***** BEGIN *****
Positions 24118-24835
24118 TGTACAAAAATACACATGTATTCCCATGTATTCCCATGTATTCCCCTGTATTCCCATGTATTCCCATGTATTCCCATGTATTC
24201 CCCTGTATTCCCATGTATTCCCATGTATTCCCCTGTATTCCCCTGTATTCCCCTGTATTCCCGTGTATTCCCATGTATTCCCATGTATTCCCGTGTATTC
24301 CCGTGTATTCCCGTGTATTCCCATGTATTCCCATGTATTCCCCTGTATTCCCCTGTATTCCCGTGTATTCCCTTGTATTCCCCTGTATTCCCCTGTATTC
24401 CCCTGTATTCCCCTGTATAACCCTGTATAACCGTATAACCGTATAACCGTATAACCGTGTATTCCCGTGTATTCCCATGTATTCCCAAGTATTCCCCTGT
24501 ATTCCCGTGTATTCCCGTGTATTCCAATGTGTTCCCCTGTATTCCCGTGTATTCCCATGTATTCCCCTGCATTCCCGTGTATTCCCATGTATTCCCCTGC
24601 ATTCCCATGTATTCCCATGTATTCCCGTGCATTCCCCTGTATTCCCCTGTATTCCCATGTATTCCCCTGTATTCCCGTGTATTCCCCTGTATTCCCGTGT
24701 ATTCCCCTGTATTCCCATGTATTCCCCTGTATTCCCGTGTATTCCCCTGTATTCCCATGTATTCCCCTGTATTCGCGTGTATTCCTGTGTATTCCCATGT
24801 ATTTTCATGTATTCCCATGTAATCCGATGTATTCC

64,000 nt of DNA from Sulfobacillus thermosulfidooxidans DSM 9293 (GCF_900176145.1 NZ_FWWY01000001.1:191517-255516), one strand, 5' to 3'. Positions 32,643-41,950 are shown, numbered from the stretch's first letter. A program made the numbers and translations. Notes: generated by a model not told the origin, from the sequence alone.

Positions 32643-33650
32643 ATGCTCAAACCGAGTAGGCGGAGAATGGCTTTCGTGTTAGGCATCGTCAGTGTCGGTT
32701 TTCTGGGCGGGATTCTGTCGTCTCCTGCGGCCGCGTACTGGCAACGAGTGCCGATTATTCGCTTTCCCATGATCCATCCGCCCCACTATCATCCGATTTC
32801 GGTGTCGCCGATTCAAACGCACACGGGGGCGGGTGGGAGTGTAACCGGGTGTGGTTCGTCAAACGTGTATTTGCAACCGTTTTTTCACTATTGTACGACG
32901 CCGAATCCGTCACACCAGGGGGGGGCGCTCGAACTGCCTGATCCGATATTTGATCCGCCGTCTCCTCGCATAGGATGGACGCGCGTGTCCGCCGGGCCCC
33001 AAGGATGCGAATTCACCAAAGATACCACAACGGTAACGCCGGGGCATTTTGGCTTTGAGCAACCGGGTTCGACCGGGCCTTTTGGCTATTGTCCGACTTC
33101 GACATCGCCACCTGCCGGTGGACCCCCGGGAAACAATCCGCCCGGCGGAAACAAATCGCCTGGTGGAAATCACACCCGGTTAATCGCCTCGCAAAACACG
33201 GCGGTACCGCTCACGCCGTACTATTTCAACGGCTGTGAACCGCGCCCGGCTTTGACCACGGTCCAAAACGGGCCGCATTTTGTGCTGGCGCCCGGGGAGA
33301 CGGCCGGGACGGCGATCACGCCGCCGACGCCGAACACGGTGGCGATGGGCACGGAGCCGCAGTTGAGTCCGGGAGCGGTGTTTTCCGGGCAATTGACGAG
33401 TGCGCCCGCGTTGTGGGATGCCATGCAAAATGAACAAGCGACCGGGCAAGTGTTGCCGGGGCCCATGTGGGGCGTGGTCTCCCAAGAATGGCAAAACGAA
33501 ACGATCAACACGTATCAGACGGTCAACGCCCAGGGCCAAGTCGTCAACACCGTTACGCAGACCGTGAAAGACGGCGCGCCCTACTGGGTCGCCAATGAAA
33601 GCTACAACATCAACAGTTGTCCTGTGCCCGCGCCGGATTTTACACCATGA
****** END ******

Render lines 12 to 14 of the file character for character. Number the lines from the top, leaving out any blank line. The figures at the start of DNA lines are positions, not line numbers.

32643 ATGCTCAAACCGAGTAGGCGGAGAATGGCTTTCGTGTTAGGCATCGTCAGTGTCGGTT
32701 TTCTGGGCGGGATTCTGTCGTCTCCTGCGGCCGCGTACTGGCAACGAGTGCCGATTATTCGCTTTCCCATGATCCATCCGCCCCACTATCATCCGATTTC
32801 GGTGTCGCCGATTCAAACGCACACGGGGGCGGGTGGGAGTGTAACCGGGTGTGGTTCGTCAAACGTGTATTTGCAACCGTTTTTTCACTATTGTACGACG